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Replication under Scalable Hashing: A Family of Algorithms for Scalable Decentralized Data Distribution
 In Proceedings of the 18th International Parallel & Distributed Processing Symposium (IPDPS 2004), Santa Fe, NM
, 2004
"... Typical algorithms for decentralized data distribution work best in a system that is fully built before it first used; adding or removing components results in either extensive reorganization of data or load imbalance in the system. We have developed a family of decentralized algorithms, RUSH (Repl ..."
Abstract

Cited by 53 (13 self)
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Typical algorithms for decentralized data distribution work best in a system that is fully built before it first used; adding or removing components results in either extensive reorganization of data or load imbalance in the system. We have developed a family of decentralized algorithms, RUSH (Replication Under Scalable Hashing), that maps replicated objects to a scalable collection of storage servers or disks. RUSH algorithms distribute objects to servers according to userspecified server weighting. While all RUSH variants support addition of servers to the system, different variants have different characteristics with respect to lookup time in petabytescale systems, performance with mirroring (as opposed to redundancy codes), and storage server removal. All RUSH variants redistribute as few objects as possible when new servers are added or existing servers are removed, and all variants guarantee that no two replicas of a particular object are ever placed on the same server. Because there is no central directory, clients can compute data locations in parallel, allowing thousands of clients to access objects on thousands of servers simultaneously.
CRUSH: Controlled, scalable, decentralized placement of replicated data
 IN PROCEEDINGS OF THE 2006 ACM/IEEE CONFERENCE ON SUPERCOMPUTING (SC ’06
, 2006
"... Emerging largescale distributed storage systems are faced with the task of distributing petabytes of data among tens or hundreds of thousands of storage devices. Such systems must evenly distribute data and workload to efficiently utilize available resources and maximize system performance, while f ..."
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Cited by 40 (10 self)
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Emerging largescale distributed storage systems are faced with the task of distributing petabytes of data among tens or hundreds of thousands of storage devices. Such systems must evenly distribute data and workload to efficiently utilize available resources and maximize system performance, while facilitating system growth and managing hardware failures. We have developed CRUSH, a scalable pseudorandom data distribution function designed for distributed objectbased storage systems that efficiently maps data objects to storage devices without relying on a central directory. Because large systems are inherently dynamic, CRUSH is designed to facilitate the addition and removal of storage while minimizing unnecessary data movement. The algorithm accommodates a wide variety of data replication and reliability mechanisms and distributes data in terms of userdefined policies that enforce separation of replicas across failure domains.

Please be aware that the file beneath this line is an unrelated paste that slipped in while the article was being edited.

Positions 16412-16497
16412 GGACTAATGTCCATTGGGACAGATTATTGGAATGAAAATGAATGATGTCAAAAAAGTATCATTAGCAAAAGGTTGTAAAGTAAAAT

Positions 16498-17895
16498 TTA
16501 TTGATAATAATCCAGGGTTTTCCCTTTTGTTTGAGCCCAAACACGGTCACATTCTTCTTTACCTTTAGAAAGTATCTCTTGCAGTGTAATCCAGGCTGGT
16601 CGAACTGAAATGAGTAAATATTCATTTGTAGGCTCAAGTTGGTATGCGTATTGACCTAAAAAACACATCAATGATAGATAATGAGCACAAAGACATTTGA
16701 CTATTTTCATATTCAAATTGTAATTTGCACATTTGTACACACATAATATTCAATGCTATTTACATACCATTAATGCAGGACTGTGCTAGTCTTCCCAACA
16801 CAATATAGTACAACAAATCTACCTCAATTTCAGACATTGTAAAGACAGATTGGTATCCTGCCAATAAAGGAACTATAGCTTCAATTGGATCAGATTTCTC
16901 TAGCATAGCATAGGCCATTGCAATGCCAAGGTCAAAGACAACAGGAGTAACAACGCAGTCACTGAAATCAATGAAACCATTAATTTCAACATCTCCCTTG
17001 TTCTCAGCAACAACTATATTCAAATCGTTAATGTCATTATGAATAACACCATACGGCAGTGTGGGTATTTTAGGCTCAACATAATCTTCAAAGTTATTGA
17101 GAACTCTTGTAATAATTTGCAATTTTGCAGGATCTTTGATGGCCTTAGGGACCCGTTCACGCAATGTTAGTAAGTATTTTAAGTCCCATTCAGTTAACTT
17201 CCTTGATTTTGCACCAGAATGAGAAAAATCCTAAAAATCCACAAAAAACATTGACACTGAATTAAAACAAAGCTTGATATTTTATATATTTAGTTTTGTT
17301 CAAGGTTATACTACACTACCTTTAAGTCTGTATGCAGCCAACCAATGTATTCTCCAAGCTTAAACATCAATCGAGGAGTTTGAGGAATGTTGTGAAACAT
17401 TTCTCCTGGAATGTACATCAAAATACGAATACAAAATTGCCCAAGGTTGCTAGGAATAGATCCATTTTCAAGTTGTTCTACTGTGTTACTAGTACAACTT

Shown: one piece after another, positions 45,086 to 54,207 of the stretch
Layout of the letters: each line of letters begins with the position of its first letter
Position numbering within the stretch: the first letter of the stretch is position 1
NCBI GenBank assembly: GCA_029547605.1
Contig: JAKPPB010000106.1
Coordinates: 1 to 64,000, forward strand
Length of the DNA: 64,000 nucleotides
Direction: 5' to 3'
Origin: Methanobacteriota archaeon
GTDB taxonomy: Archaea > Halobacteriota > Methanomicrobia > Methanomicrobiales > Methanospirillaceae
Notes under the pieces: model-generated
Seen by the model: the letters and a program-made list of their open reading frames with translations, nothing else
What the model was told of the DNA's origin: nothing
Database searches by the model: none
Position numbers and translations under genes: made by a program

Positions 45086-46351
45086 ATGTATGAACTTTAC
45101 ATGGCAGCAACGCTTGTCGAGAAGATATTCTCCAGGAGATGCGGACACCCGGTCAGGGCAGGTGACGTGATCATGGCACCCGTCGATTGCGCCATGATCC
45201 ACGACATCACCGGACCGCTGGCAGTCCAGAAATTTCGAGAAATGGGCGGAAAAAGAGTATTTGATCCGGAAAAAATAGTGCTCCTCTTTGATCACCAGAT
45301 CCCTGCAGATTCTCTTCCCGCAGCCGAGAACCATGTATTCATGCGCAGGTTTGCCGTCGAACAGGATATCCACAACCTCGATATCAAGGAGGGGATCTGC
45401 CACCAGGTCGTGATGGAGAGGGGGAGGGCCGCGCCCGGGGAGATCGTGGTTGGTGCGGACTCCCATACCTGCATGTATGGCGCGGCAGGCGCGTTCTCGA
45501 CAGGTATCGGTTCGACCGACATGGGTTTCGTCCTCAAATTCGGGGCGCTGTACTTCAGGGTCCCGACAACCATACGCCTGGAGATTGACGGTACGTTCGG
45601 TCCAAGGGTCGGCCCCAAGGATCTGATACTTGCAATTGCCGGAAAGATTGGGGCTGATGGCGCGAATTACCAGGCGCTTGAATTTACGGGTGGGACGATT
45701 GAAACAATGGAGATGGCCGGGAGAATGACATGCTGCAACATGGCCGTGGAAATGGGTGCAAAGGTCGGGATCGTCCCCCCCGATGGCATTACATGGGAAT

Different Approaches to the Distribution of Primes
 MILAN JOURNAL OF MATHEMATICS
, 2009
"... In this lecture celebrating the 150th anniversary of the seminal paper of Riemann, we discuss various approaches to interesting questions concerning the distribution of primes, including several that do not involve the Riemann zetafunction. ..."
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In this lecture celebrating the 150th anniversary of the seminal paper of Riemann, we discuss various approaches to interesting questions concerning the distribution of primes, including several that do not involve the Riemann zetafunction.
HYPOTHESIS H AND AN IMPOSSIBILITY
"... Abstract. Dirichlet’s 1837 theorem that every coprime arithmetic progression a mod m contains infinitely many primes is often alluded to in elementary number theory courses but usually proved only in special cases (e.g., when m=3 or m=4), where the proofs parallel Euclid’s argument for the existence ..."
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Abstract. Dirichlet’s 1837 theorem that every coprime arithmetic progression a mod m contains infinitely many primes is often alluded to in elementary number theory courses but usually proved only in special cases (e.g., when m=3 or m=4), where the proofs parallel Euclid’s argument for the existence of infinitely many primes. It is natural to wonder whether Dirichlet’s theorem in its entirety can be proved by such “Euclidean ” arguments. In 1912, Schur showed that one can construct an argument of this type for every progression a mod m satisfying a 2 ≡ 1 (mod m), and in 1988 Murty showed that these are the only progressions for which such an argument can be given. Murty’s proof uses some deep results from algebraic number theory (in particular the Chebotarev density theorem). Here we give a heuristic explanation for this result by showing how it follows from Bunyakovsky’s conjecture on prime values of polynomials. We also propose a widening of Murty’s definition of a Euclidean proof. With this definition, it appears difficult to classify the progressions for which such a proof exists. However, assuming Schinzel’s Hypothesis H, we show that again such a proof exists only when a 2 ≡ 1 (mod m).